As our class of seniors begins our final chapter at CHS, it seems that whatever we do, wherever we go, we cannot escape a certain question, THE question, the six words every student dreads hearing: “Where are you going to college?”
For many of us, most of our waking hours are already consumed by preparation for collegiate life. As standardized testing, college essays and applications build on already packed schedules, it’s not hard to go a little insane. We know we are already feeling the effects, and we just got back to school.
The rising pressure that comes with the college search only exacerbates the problem of the hyper-competitive environment that exists within the walls of CHS. Clayton is notorious for its academic excellence. A large emphasis is placed on achieving a “4.0 GPA” and a perfect 36 on the ACT. Instead of going through high school as a student, ready to learn and explore, we are boiled down to a seemingly significant statistic that will supposedly determine the rest of our lives. But what’s the real reward for a number on a 10-cent piece of paper? Hopefully it’s more than a sticker. But the negative toll this hike to perfection takes on our physical and mental health doesn’t always seem worth it.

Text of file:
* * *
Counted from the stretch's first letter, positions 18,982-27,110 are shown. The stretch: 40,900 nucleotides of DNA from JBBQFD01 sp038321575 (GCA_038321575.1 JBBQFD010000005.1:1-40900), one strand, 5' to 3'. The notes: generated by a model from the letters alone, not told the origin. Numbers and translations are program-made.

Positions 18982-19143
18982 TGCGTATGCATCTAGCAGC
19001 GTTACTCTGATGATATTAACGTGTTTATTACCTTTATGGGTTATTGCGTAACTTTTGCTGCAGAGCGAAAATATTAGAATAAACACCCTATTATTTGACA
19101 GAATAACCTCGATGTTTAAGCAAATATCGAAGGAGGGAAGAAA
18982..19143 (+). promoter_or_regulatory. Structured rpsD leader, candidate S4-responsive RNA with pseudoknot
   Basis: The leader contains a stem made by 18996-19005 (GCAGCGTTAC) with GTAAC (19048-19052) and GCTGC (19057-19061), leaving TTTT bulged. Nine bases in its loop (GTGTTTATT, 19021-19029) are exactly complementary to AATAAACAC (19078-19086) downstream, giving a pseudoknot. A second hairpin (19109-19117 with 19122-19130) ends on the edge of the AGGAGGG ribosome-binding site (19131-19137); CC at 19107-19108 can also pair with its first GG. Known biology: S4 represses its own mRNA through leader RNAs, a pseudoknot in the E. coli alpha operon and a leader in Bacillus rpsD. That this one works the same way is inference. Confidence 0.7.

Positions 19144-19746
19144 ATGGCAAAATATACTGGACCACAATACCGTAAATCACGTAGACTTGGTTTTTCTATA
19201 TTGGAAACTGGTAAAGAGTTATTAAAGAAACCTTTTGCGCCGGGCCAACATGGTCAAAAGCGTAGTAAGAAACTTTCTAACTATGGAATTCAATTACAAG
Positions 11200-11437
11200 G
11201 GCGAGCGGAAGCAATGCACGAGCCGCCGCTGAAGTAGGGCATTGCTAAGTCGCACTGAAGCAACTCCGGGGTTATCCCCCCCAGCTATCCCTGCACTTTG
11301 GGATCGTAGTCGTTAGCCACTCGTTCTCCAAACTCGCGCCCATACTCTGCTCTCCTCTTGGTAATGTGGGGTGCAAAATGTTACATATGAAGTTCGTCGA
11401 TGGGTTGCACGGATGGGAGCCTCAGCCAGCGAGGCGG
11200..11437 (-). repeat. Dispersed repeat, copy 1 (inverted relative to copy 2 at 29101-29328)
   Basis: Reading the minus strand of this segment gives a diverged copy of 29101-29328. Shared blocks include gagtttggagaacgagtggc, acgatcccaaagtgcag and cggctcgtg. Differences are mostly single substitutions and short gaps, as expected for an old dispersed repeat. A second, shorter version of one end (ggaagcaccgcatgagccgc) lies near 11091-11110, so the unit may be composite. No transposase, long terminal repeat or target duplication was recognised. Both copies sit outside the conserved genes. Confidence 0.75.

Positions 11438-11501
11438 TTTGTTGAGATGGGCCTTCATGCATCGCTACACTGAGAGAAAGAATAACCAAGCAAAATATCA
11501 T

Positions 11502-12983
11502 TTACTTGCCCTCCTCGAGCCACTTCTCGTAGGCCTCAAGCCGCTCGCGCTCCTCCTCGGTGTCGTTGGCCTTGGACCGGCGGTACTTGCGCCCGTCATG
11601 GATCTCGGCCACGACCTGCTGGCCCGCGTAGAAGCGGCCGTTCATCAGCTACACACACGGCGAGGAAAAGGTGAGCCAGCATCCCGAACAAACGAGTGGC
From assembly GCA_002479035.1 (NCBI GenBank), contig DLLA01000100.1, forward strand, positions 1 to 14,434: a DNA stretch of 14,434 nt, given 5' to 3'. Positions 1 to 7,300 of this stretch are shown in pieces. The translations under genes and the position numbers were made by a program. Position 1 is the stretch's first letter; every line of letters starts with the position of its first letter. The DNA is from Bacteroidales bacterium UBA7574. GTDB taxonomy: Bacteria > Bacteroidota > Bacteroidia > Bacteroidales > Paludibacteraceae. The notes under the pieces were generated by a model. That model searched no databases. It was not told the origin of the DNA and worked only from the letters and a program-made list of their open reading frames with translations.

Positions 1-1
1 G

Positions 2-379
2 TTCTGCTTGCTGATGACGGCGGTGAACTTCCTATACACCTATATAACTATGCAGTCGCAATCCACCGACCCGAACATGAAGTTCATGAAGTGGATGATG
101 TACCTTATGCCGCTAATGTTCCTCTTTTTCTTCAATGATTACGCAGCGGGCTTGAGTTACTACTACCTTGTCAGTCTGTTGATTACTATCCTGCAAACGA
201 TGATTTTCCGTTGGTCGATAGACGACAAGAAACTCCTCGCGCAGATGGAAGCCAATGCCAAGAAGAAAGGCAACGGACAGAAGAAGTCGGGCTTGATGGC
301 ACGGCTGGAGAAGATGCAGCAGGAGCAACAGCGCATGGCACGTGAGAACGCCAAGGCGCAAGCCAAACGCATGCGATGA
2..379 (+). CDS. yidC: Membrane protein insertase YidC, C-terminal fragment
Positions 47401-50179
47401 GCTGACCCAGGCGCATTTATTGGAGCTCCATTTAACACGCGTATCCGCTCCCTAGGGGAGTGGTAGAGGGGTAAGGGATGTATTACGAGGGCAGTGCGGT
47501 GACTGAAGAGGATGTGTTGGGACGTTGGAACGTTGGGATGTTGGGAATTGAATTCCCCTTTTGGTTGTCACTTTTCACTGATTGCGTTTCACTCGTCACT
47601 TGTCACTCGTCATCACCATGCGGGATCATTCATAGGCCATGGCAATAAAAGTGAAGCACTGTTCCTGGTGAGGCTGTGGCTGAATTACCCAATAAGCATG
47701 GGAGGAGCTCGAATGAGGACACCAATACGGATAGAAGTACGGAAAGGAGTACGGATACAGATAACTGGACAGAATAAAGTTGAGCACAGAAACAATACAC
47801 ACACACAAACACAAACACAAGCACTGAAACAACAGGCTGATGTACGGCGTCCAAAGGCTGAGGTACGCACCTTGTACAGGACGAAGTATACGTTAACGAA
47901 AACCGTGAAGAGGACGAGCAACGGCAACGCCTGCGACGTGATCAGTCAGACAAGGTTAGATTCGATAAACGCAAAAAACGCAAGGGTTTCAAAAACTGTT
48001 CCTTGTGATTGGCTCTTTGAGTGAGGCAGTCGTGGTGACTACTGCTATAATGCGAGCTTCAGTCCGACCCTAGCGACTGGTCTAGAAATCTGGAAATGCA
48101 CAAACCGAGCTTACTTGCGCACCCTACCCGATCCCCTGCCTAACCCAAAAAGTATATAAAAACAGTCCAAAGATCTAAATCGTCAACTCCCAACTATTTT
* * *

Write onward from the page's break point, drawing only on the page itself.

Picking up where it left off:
It seems that everything we do is to impress a certain college, not for our own benefit. When walking through the halls, phrases such as “this class will look great on your college application,” can be heard. What’s the point of taking a certain class if a college (that we probably won’t even go to) doesn’t care if I take it? The true purpose of the high school train, to learn, has derailed.
It’s at times like these when we think it’s important to think back to the old, extremely relevant (and cliche) adage: It’s not about the destination, it’s about the journey.
We still have a whole year of high school left, but in our eagerness to transition to college we rarely find time to stop and smell the roses. This is our last year at CHS, a place that has served to mold us into brighter students and better people. The skills we have learned and positive habits we have developed will benefit us far into the future. But when GPA becomes more important than this learning and self-development, when students lose sight of the ultimate goal of growing as a person, a problem emerges.
In our three years here, there have been ups and downs. We are writing from experience, as we know we have fallen victim to this desire for perfection multiple times before. And that is the moment when stress really starts to take over.
The solution? Stop, take a deep breath, and ask yourself a few simple questions. If you are in high school just to get the grade, how will college be different? Are you ready to spend upwards of $50,000 a year on a GPA?
As we have realized over these formative years, the most important thing you can learn is just that: how to learn. As we are sure you have heard before, the college that you go to matters a lot less than what you do while you’re there, stepping out of your comfort zone to take advantage of opportunities and to make connections. And what better time to start getting uncomfortable than now?
Here’s to a year of learning just for the heck of it.